How to prune basil

Published on April 14, 2021

Growing basil in your garden or on your patio is a cinch. It’s a great way to add some fresh flavor to your table without a lot of work or investment. Considering the price of store-bought basil, it’s a no-brainer in terms of making your garden work for you. A well-pruned basil plant is bushy and provides more leaves with better flavor for a longer season. It’s really easy to maintain and creates an ever-lasting supply of this delicious herb. Once you learn how to care for basil, you may never buy it at the store again.

mature basil plant

Once your basil plant is about 6 inches tall or so with two branches of leaves, you can start pruning. You want to cut the stem right above the last set of leaves. If you look at your plant carefully, you can see that every set of leaves has a smaller set growing in the opposite direction. That’s where your plant will begin sending out new branches, so you can see how this will be beneficial for creating bushier, healthy plants. If you don’t prune your basil regularly, it can get long and spindly, putting its energy into growing upward. The leaves won’t be as tender and delicious.

Another trick for keeping your basil productive is to always snip the flowers as soon as you see them forming. This process is called bolting. When the flower starts to form, it looks like a small pyramid or stack of leaves growing out of the top of the plant. Use scissors or even your fingers to pinch that off before flowers form. The reason for doing this is to preserve the flavor and longevity of your basil. When the plant starts producing flowers, it’s putting energy into making seeds. The leaves will not be as tender but will start to toughen up, and sweet flavor of the basil will take on a more licorice note that some find unappealing.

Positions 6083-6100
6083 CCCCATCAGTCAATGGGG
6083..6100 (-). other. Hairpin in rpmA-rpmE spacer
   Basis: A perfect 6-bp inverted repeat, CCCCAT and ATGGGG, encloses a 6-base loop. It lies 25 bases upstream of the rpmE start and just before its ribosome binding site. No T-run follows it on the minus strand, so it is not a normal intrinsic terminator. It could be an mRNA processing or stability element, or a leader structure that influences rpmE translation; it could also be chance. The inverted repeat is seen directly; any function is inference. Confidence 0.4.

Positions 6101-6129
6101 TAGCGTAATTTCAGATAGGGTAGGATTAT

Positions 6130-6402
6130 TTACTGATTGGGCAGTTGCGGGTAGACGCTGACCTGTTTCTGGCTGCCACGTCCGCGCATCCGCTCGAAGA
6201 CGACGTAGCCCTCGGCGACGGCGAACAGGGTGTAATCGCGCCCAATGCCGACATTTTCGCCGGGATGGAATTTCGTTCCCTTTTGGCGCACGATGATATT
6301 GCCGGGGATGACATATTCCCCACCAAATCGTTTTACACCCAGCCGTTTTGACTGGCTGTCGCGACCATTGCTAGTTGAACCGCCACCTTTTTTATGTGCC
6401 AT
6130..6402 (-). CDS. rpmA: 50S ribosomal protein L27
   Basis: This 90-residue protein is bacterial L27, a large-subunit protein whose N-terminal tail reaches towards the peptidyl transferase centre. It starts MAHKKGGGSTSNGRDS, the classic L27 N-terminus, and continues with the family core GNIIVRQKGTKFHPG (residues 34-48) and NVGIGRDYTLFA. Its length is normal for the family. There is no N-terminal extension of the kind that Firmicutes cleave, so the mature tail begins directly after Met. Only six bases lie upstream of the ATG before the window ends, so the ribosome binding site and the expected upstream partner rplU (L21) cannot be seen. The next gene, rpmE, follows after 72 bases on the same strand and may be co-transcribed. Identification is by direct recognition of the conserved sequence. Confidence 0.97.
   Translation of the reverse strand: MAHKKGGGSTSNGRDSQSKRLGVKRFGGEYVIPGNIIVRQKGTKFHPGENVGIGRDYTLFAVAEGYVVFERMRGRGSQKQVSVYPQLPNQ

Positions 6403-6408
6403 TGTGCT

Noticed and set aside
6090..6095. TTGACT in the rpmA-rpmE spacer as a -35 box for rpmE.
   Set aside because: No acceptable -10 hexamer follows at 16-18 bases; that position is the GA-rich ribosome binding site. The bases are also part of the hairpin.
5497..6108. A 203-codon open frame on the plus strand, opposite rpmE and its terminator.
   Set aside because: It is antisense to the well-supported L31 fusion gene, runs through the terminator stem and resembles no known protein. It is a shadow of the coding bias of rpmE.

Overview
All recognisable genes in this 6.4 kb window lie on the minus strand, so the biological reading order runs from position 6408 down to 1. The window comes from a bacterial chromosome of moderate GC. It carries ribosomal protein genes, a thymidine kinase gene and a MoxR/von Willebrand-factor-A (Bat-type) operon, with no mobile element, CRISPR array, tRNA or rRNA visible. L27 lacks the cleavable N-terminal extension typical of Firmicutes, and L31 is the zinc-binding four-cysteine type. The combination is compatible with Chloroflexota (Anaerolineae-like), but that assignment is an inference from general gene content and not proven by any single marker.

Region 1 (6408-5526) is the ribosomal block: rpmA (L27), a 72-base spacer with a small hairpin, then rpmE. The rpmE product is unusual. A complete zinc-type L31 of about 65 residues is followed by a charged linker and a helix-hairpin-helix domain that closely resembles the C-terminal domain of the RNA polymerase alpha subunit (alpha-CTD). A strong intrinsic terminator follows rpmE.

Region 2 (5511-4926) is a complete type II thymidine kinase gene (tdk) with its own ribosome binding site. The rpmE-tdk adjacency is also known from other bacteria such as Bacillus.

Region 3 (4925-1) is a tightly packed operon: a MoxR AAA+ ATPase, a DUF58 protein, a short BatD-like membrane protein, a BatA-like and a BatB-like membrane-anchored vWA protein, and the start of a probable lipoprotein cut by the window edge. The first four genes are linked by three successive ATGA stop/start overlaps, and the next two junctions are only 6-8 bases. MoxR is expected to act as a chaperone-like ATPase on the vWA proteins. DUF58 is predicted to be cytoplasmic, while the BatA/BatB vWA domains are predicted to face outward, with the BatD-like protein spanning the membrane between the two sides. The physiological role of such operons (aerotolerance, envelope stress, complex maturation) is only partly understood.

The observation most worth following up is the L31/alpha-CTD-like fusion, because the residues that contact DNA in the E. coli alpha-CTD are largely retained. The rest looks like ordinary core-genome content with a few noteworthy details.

If you find you’ve got more basil than you can use immediately with these pruning techniques, congratulations! What a great problem to have! Making pesto is a delicious way to use up a lot of the herb quickly. Long-term storage of basil is also simple. You can dry it, or blend it up and freeze it for later use, or you can even share it with your friends.

basil pesto

One last tip: You can store your basil trimmings with the stems in water to use later. If you forget and your snipping starts to grow roots, surprise! You’ve just propagated basil without even trying. Change the water out every few days, and once you’ve got some good growth, transplant to a pot. Sharing these plants is another way to impress your friends and spread the love. Everyone should learn the joy of eating sunny fresh basil straight off of the plant.

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